First, two well-chosen skeins of Koigu: a leafy green and a luscious pink. I love green so much, a cherished lover in my youth having told me that green is the true colour of love because it has so many variations. I'm also drawn to pink - soft, delicate, petal pinks - though, being a red-head, I never wear it. Well, I secretly wear it... in my small-clothes and at night... So these two skeins delighted me.


Beside the yarn, a mysterious bubble-wrapped box revealed itself to be - of course - a box of tea!



Chruchmouse Winter Tea is what they call "a straightforward blend of Yunnan, Assam and Ceylon with a hint of summer fruit that brightens with a touch of sugar or honey." It's lovely with milk and the fragrance is divine.

[I am a] hardened and shameless tea drinker, who has for twenty years diluted his meals only with the infusion of this fascinating plant; whose kettle has scarcely time to cool; who with tea amuses the evening, with tea solaces the midnight, and with tea welcomes the morning.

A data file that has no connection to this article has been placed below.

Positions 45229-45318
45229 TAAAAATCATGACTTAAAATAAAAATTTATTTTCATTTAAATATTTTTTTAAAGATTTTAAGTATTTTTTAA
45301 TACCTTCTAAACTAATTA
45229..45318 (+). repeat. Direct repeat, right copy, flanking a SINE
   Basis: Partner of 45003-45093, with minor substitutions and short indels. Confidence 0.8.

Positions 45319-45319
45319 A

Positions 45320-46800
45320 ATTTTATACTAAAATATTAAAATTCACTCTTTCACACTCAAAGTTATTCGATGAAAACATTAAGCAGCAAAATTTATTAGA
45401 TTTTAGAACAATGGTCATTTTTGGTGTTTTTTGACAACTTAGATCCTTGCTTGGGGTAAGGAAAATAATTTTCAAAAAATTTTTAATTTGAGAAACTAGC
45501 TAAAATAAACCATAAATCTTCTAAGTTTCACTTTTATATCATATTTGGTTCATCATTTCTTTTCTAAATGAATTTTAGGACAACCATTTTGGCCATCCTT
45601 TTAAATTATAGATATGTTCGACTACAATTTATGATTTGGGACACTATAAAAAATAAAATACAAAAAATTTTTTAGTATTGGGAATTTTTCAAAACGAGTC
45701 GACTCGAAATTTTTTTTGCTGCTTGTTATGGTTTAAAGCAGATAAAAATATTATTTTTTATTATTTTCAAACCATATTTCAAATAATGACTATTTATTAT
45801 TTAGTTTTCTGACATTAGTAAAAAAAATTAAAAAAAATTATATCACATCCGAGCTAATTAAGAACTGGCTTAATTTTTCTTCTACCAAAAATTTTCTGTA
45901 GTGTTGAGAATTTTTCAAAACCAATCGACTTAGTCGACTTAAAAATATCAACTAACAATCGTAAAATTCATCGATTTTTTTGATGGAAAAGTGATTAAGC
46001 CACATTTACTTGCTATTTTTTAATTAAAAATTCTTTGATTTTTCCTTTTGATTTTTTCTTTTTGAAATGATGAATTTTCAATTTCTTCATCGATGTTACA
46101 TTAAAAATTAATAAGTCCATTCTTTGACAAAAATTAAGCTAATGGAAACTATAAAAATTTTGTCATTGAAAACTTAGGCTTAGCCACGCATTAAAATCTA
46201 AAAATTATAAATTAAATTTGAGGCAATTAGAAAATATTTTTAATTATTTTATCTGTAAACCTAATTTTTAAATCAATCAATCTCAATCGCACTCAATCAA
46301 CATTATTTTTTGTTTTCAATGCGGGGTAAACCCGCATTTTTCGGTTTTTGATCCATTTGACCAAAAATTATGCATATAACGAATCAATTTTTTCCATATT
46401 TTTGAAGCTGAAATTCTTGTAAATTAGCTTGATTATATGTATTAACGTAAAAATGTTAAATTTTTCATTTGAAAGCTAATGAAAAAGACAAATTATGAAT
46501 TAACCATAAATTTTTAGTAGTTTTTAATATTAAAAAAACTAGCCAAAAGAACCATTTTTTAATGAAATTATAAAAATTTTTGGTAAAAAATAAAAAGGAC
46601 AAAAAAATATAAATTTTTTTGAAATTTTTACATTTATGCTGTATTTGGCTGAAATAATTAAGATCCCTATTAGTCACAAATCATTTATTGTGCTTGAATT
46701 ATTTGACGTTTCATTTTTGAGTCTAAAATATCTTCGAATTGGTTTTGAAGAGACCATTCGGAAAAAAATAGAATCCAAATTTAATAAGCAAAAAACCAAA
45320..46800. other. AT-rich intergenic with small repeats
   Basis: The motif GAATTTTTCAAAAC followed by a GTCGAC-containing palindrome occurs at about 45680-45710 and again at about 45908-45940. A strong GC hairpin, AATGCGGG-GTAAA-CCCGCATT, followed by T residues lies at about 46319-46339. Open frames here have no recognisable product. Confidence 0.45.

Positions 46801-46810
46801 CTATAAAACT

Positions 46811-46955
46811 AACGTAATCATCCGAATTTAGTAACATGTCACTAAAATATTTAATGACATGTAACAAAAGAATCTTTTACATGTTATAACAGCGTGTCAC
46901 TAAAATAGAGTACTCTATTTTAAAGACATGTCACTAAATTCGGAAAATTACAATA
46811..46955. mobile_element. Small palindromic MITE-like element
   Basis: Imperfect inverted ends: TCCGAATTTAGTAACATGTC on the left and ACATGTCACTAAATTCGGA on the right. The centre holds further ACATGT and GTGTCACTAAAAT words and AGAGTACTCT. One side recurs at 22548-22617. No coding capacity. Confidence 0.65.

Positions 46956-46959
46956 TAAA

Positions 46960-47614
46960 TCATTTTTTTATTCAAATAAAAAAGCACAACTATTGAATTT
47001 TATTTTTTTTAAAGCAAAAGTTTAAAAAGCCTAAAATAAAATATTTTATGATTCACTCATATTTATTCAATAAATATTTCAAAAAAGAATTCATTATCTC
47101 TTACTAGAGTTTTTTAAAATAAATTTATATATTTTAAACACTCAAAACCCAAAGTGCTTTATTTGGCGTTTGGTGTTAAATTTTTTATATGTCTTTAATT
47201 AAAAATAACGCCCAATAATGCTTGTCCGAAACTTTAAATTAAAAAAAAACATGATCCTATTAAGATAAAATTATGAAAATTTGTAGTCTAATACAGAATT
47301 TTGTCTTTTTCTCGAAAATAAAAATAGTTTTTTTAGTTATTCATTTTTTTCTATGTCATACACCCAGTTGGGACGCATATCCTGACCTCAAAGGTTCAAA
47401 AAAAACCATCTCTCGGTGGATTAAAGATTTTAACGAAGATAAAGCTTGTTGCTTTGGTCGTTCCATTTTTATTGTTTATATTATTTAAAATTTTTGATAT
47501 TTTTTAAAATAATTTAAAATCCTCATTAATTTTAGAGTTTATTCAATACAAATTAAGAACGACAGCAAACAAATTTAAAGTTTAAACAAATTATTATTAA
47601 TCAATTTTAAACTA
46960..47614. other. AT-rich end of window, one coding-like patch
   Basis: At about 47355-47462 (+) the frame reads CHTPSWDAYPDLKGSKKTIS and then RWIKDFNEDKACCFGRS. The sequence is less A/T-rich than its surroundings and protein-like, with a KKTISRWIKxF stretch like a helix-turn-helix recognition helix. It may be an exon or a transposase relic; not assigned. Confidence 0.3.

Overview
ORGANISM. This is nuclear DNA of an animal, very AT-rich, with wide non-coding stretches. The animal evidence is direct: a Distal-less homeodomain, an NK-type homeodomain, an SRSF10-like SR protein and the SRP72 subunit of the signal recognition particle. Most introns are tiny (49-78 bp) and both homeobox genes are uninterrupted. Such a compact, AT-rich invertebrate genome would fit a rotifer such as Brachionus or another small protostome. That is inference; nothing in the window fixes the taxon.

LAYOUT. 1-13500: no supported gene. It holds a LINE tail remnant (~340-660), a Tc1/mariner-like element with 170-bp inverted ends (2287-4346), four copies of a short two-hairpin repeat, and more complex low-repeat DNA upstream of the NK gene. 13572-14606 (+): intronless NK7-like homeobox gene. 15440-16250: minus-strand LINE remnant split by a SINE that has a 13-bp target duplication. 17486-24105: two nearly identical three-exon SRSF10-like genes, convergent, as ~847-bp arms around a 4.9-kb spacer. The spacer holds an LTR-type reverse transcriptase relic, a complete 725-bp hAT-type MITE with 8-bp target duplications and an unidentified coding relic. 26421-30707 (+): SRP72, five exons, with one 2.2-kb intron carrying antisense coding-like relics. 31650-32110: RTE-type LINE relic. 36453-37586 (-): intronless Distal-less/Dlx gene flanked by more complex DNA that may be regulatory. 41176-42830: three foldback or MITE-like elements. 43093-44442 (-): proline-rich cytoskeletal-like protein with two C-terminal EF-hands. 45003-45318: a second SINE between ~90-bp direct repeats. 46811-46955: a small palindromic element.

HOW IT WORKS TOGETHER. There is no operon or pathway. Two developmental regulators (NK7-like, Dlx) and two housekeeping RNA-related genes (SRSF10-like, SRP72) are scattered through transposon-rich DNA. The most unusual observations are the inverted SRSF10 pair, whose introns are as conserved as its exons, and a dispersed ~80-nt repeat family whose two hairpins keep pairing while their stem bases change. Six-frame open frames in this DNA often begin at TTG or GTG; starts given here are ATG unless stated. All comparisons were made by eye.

-Samuel Johnson

and beneath this box nestled the lovely card, with images of the Northwest seacoast and of projects to warm a knitter's heart and hands.


If you are cold, tea will warm you. If you are too heated, it will cool you. If you are depressed, it will cheer you. If you are excited, it will calm you.

~Gladstone, 1865

This would have been enough wonder for a chill and rainy New England day, but underneath all of this was a sleek smooth linen bag - beautiful and cool as a Boston Brahmin at a tea party. (Boston Brahmins are wealthy Yankee families characterized by a highly discreet and inconspicuous life style.)


and inside the linen, especially chosen to prepare me for this anticipated wild and passionate winter to come: a pattern, with cashmere-y yarn, and a little bag of dark shiny abalone buttons - all to make a beautiful pair of fingerless gloves that will help me transition from fondly remembered summer tea parties in the garden, to warm and cosy gatherings with the teapot in front of the fire...


Surely every one is aware of the divine pleasures which attend a wintry fireside; candles at four o'clock, warm hearthrugs, tea, a fair tea-maker, shutters closed, curtains flowing in ample draperies to the floor, whist the wind and rain are raging audibly without.

- Thomas De Quincey

And finally, I have reached the bottom of the box, which holds more patterns from Churchmouse designers: Wee Ones - beautiful, clever, and simply elegant patterns that will keep me knitting furiously until December.


I'm thrilled, happy, content, and charmed. Thank you. And now I'm off for tea with my sweetheart, play with the magician-cats Holmes and Watson, and my own type of Art.

After tea it's back to painting - a large poplar at dusk with a gathering storm...

~Gustav Klimt